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Man On The Moon: A Review Of 'First Man'

Even with a filmography of only two feature films, when those two films are Whiplash and La La Land (which earned him Oscar, BAFTA, and Golden Globe Best Director wins), you know there’s a lot of anticipation hanging on any new Damian Chazelle film. So with Neil Armstrong and his historic first walk on the moon the subject of his new film, the buzz surrounding First Man was enough to impair one’s hearing. Written by Josh Singer and based on the James Hansen book, this UIP film stars Ryan Gosling as Armstrong and Claire Foy as Neil’s first wife, Janet. And back as cinematographer, is Linus Sandgren (who won the Oscar, BAFTA, Critics Choice and 19 other awards for his work on La La Land).



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Covering the period of 1961 up to the Apollo 11 flight to the moon in 1969 —the film gives us the trials and tribulations of being an astronaut; then goes the extra mile in showing us the trials and tribulations of being Neil Armstrong. Hard-edged, driven, not very friendly or personable, if one had to assign a fruit to Armstrong’s personality, it would be a bitter lemon. And thankfully, this was a time before the advent of social media, so Armstrong didn’t have to be popular, sell and endear himself to the public; all he had to do was get the job done. But at what cost to himself, his family and friends is part of what this film is all about. 


It’s also immersive in a big way, trying its’ best in making us feel what it was like to be in the Gemini and Apollo capsules. Thanks to Sandgren’s tight, claustrophobic camera angles, the perspective and POV created, the attempt is made to make us a fellow astronaut, or a fly on the inner wall of the spacecraft. From the early 1961 scenes, super-saturated and filtered effectively, to the more natural feel of the shots of 1969; there’s so much subtle camera wizardly at work, I won’t be surprised if Lundgren walks away again with a number of awards.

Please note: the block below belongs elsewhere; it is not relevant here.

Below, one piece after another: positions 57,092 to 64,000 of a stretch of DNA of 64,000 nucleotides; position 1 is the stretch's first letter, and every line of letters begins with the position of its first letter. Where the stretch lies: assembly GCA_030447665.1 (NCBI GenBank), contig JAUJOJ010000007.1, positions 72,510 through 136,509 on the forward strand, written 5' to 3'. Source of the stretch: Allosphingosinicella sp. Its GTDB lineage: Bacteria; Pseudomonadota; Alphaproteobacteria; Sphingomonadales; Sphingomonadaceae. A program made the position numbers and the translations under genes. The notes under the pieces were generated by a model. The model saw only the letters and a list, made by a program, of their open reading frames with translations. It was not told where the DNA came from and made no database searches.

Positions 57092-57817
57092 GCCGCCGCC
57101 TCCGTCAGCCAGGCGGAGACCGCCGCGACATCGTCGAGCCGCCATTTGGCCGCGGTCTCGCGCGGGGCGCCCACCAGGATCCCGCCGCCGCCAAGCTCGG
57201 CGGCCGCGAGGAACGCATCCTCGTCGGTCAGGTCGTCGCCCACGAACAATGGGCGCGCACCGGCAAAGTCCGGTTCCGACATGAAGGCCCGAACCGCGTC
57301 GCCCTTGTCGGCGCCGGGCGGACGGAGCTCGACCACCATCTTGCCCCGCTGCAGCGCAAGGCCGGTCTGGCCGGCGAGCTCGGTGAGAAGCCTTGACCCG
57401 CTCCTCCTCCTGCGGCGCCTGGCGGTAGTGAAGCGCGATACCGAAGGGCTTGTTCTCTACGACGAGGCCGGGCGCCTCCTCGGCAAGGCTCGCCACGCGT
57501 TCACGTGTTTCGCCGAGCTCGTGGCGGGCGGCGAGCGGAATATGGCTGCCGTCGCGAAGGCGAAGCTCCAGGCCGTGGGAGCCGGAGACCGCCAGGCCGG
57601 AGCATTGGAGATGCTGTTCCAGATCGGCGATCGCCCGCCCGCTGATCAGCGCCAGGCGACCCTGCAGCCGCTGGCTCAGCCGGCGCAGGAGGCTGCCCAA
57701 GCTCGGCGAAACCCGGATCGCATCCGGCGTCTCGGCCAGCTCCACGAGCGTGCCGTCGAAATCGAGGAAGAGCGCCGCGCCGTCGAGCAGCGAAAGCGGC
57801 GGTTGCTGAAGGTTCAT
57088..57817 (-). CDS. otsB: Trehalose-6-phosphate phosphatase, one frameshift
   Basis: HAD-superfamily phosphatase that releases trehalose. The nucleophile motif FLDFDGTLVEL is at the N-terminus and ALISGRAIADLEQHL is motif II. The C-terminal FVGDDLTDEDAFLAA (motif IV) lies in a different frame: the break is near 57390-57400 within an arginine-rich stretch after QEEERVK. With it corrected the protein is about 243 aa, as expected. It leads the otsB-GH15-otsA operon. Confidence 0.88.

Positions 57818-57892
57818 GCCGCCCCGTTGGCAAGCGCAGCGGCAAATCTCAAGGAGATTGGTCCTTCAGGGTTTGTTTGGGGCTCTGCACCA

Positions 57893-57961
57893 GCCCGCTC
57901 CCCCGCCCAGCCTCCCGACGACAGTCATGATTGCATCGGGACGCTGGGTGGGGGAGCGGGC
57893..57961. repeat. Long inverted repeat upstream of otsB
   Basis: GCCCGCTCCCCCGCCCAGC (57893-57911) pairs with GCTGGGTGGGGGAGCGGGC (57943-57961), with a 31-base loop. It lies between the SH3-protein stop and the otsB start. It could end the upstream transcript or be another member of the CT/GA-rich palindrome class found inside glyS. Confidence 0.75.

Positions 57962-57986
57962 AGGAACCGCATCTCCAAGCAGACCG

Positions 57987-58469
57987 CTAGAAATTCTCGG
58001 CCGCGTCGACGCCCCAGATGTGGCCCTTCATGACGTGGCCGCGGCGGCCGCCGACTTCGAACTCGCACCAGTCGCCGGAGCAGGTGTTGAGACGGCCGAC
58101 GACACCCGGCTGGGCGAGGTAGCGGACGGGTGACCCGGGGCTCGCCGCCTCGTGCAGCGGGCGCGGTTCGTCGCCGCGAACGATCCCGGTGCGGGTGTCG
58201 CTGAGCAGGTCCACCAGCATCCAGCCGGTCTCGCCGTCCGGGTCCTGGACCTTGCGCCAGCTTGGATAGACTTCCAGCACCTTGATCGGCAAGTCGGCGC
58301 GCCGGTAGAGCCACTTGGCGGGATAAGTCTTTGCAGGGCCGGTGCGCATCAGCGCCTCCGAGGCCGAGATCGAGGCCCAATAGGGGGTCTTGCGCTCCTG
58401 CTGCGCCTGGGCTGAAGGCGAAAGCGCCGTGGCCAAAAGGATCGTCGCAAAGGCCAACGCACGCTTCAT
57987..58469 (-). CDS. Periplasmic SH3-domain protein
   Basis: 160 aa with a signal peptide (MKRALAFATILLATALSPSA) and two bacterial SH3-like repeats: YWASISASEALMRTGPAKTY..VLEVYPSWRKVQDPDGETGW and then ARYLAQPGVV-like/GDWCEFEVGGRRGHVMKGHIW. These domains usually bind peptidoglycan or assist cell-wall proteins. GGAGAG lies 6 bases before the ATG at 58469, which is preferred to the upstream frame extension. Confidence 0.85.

And will this be Gosling’s turn to earn Best Actor nods? It a very measured, nuanced portrayal that I personally admired; but admittedly, it’s not showy or heroic in a conventional sense. There are no stirring speeches or life-defining character arcs —rather, it’s a quietly intense attack. Even Claire Foy as Janet is given more opportunities for dramatic outbursts as the wife who’s trying to elicit some emotion and reaction from the husband who’s suppressing everything.

Jason Clarke as the tragic figure of astronaut Ed White is one of the more impressive members of the support cast. And you’ll love how Chazelle highlights in one scene the Contingency Statement prepared before each mission, just in case tragedy occurs.


This is in fact a running theme of the film—the high risk factor of the NASA program, if it was more just a matter of Us vs. Them (meaning the Russians), at what cost of life, money and resources was it happening, and how these astronauts were heroes of a different fabric for never questioning the validity of the ‘space race’. In Chazelle’s hands, this historic moment of world history becomes a very personal, dramatic journey of one man.


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